48. Mt Jefferson (48) – A Journey Ends…

Mt Madison (46) – A Case Study of Culture and Conflict

April, 2019

(Note: I’ve updated this post in September, 2019, after climbing Mt Madison once again.  I’ve recently completed ascending all 48 4000-footers, and am going up a few again, in different seasons…)

began a new journey in May of 2016: I aimed to climb every one of the 48 mountains in New Hampshire that are at least 4000 feet tall, writing a description of each ascent; and, each time, I wanted to write a reflection, sequentially, on my journey since joining Peace Corps over 30 years ago: on development, social justice, conflict, experiences along the way, etc.

So far, I’ve written about 45 of those ascents. Last time I continued describing a new phase, late in my career, related to conflict. I focused in particular on conflict and culture, a very important topic for our globalized time. And I described my climb of Mt Monroe, my 45th 4000-footer, and one of the highest of the 48, on 27 October 2017.  I had climbed Monroe after getting to the summit of Mt Washington earlier that day.

It was a real challenge, and very exhilarating, as I hope you have read. It was also my last climb of the 2017 season: the days were getting colder, and shorter, so I would take a break until the spring of 2018. In the meantime I spent the month of November, 2017 traveling in India with my old friend Ricardo Gòmez, retracing the steps of the historical Buddha…

*

To skip the description of my ascent of Mt Madison, and go directly to the case study of culture and conflict, click here.

*

The Climb – Mt Madison

The 2018 climbing season began for me on 12 June, when I climbed both Mt Madison (5366ft, 1636m) and Mt Adams.  Scaling both of these 5000-footers, including the second highest (Adams, which I will describe next time) was very challenging.  I was exhausted and a bit battered when I finished!

A fun way to start the season…

*

The Climb – Mt Madison

I climbed Mt Madison going up Osgood Trail from the Great Gulf Trail.  Leaving Durham at 7am, I drove up Rt 16, through Pinkham Notch, arriving at the parking area for the Great Gulf trail at 9:15am.  It was a cool, bright day, high hazy clouds up above: a great day for climbing in the White Mountains of New Hampshire.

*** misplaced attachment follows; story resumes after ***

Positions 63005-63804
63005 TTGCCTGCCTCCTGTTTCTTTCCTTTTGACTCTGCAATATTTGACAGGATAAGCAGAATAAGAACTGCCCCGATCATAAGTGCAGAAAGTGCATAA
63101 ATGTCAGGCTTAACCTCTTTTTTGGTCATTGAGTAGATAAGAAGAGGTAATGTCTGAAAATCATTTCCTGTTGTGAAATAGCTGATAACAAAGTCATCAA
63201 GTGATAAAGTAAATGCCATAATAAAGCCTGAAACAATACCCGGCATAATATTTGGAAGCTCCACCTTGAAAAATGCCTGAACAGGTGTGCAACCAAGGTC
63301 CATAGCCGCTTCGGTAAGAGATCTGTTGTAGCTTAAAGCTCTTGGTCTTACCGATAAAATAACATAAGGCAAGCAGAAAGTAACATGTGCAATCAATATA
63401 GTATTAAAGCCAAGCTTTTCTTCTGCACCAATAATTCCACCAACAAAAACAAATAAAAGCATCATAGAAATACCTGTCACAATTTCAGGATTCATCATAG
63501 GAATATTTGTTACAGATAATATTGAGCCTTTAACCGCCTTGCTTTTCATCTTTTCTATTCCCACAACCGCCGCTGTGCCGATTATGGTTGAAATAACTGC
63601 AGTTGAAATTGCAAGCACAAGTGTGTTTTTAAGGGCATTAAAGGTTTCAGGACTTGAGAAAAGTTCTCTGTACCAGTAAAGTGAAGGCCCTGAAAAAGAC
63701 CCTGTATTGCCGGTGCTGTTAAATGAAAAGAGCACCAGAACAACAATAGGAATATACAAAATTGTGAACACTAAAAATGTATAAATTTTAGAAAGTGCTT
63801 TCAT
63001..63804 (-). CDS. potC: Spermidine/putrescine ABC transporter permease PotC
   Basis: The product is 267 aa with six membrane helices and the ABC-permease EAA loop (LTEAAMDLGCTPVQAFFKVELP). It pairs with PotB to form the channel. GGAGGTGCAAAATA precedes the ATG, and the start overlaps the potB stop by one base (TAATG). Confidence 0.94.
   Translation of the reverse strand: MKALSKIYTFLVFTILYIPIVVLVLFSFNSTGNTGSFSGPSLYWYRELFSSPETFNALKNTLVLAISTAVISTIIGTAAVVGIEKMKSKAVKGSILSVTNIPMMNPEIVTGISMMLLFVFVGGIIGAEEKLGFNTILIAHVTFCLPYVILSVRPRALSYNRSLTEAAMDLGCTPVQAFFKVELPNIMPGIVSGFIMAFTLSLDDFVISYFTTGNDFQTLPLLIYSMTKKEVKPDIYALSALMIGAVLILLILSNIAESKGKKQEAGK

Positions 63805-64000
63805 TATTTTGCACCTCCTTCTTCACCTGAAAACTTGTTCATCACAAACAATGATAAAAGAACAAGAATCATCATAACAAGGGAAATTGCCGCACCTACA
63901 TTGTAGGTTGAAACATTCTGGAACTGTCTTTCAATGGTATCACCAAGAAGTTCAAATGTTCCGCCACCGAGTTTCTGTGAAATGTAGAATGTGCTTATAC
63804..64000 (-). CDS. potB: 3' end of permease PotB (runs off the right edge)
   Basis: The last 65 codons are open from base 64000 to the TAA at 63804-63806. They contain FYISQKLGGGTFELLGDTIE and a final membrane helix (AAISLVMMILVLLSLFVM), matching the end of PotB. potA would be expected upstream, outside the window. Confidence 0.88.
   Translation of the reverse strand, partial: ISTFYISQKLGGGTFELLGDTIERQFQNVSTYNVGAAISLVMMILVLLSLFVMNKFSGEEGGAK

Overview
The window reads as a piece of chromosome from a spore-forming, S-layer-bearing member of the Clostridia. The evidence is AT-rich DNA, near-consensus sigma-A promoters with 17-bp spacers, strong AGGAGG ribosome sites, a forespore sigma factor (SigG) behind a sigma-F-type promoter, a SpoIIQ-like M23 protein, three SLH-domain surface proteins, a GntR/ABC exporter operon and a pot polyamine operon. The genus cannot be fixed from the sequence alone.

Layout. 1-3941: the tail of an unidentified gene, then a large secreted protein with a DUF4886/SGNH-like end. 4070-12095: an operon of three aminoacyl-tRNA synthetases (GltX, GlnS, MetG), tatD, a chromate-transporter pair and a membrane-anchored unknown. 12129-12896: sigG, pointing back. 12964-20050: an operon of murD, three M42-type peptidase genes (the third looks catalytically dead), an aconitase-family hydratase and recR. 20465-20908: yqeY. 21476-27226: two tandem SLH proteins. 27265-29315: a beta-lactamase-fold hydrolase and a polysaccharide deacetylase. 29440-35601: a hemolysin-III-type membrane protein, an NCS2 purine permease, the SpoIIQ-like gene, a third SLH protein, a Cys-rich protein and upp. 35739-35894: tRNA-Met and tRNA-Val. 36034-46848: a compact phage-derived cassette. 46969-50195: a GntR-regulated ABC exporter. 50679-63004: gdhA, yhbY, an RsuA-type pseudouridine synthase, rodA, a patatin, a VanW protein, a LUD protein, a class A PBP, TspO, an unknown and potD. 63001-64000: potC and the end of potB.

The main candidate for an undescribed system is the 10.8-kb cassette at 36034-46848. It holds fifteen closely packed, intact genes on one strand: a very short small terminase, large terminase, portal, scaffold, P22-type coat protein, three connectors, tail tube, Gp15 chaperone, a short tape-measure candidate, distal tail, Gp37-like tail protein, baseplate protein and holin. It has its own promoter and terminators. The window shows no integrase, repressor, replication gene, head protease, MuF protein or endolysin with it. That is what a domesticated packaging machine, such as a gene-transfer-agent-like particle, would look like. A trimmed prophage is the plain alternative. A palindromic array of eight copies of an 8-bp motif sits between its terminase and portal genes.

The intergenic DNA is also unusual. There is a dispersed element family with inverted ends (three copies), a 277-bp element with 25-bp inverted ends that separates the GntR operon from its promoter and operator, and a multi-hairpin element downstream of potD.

Here is an image of Madison and Adams, taken on the way down from my second ascent of Mt Monroe, in July of 2019:

*

I had waited a bit longer than normal to start hiking this year, into June, as there had been some late snow in the spring and I was concerned about conditions at elevation; I had no desire to fall on icy “monorails” as I had done two years earlier, descending from Mt Field!

As I drove past the Pinkham Notch Visitor’s Center, I could see patches of snow on the east side of Mt Washington, near the summit, which was worrisome, but the rest of the Presidential Range looked clear.  Even though I was hopeful that there would be no ice on my climb that day, I carried micro-spikes with me, just in case.

As usual I stopped at the Subway sandwich shop in Ossipee, which shares space with an Aroma Joe’s coffee shop.  So when I arrived at the trailhead I was ready to go!

The Great Gulf Trail begins at the parking lot, and soon turns left to cross over the Peabody River:

No Sign Of Snow At The Trail-Head!
Footbridge Over The Peabody River

15 minutes later I reached the junction with the Great Gulf Link Trail, which runs northwards to the Dolly Copp Campground, where I have stayed a few nights in this odyssey.  I went left, continuing on the Great Gulf Trail.

It was a nice day, but I was a little bit nervous about wearing new boots on what looked like such a long and arduous hike:

These New Boots Would Never Look This New Again!

Near here I would take what I thought was a wrong turn, at an unclear junction with a ski loop.  I ended up doubling back when it appeared that I was on the wrong trail, but it turned out that the two paths merged a bit farther up, so I wasted a bit of time, maybe 15 minutes.

Just after 10am, after walking pleasantly uphill for about 45 minutes and covering 1.8 miles, I arrived at the junction of the Osgood Trail.  Here I went to the right, taking the Osgood Trail towards Mt Madison:

This was the beginning of a long loop, which would take me (if successful) over Mt Madison and Mt Adams, and then back to this point.  The Osgood Trail became quite a bit steeper here, and I began to sweat through my shirt!

At 10:30am, I reached the junctions of Osgood Trail with the Osgood Cutoff Trail, where there is a tentsite:

I continued up Osgood Trail here, which is the Appalachian Trail in this section, with another 2.5 miles to go to reach the top of Mt Madison.  The trail continued to get steeper, and I started to feel like I was a bit out of shape, my legs felt heavy!  Up to this point I had not seen any other hikers, but at about 11:15am an older man and his daughter crossed by, heading down. They were quite curious about how far it was to the Osgood Cutoff, because a group ahead of me had told them it was two hours away, which was quite an exaggeration… it had taken me 45 minutes.

After passing another couple of hikers, and the larger group (with large packs, which explained it – they were moving slowly!) that had misinformed the first man-and-daughter, the forest began to thin out, as I gained elevation, emerging now above tree-line.